Test-time Collective Prediction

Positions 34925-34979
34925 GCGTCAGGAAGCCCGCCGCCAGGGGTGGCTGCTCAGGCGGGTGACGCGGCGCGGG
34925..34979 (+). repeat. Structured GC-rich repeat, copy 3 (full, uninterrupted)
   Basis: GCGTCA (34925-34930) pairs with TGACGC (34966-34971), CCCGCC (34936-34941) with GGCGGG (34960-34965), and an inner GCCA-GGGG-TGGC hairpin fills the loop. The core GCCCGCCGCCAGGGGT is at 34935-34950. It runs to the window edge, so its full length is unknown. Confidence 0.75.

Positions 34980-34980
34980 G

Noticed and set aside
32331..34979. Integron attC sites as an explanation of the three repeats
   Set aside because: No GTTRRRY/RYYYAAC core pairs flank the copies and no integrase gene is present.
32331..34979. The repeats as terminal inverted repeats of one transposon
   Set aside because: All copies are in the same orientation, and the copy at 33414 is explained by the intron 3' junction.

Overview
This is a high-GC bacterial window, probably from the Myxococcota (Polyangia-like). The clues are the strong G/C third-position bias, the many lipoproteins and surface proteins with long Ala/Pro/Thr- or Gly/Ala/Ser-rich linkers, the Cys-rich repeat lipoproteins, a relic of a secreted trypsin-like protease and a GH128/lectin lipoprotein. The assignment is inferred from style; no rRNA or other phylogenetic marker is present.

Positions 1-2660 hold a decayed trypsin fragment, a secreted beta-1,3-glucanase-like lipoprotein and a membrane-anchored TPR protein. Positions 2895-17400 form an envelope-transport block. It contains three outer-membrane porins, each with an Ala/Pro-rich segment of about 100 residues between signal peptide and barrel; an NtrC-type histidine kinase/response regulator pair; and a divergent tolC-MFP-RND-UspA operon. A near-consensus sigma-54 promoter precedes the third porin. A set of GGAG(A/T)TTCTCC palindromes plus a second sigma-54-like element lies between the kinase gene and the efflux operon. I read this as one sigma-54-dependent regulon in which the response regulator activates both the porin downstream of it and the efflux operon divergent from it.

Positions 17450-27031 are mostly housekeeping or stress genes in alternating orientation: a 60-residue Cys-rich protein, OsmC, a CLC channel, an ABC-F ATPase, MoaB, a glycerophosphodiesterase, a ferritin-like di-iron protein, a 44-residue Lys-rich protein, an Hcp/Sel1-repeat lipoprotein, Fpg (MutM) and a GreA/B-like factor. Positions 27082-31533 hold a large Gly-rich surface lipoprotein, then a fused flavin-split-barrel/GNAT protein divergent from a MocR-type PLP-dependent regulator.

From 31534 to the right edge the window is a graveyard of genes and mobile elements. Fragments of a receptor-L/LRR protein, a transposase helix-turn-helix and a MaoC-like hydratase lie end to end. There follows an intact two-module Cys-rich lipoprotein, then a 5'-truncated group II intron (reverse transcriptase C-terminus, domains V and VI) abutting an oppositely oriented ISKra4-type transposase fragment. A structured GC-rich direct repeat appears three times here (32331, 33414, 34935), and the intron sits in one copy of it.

An increasingly common setting in machine learning involves multiple parties, each with their own data, who want to jointly make predictions on future test points. Agents wish to benefit from the collective expertise of the full set of agents to make better predictions than they would individually, but may not be willing to release their data or model parameters. In this work, we explore a decentralized mechanism to make collective predictions at test time, leveraging each agent's pre-trained model without relying on external validation, model retraining, or data pooling. Our approach takes inspiration from the literature in social science on human consensus-making. We analyze our mechanism theoretically, showing that it converges to inverse meansquared-error (MSE) weighting in the large-sample limit. To compute error bars on the collective predictions we propose a decentralized Jackknife procedure that evaluates the sensitivity of our mechanism to a single agent's prediction. Empirically, we demonstrate that our scheme effectively combines models with differing quality across the input space. The proposed consensus prediction achieves significant gains over classical model averaging, and even outperforms weighted averaging schemes that have access to additional validation data.

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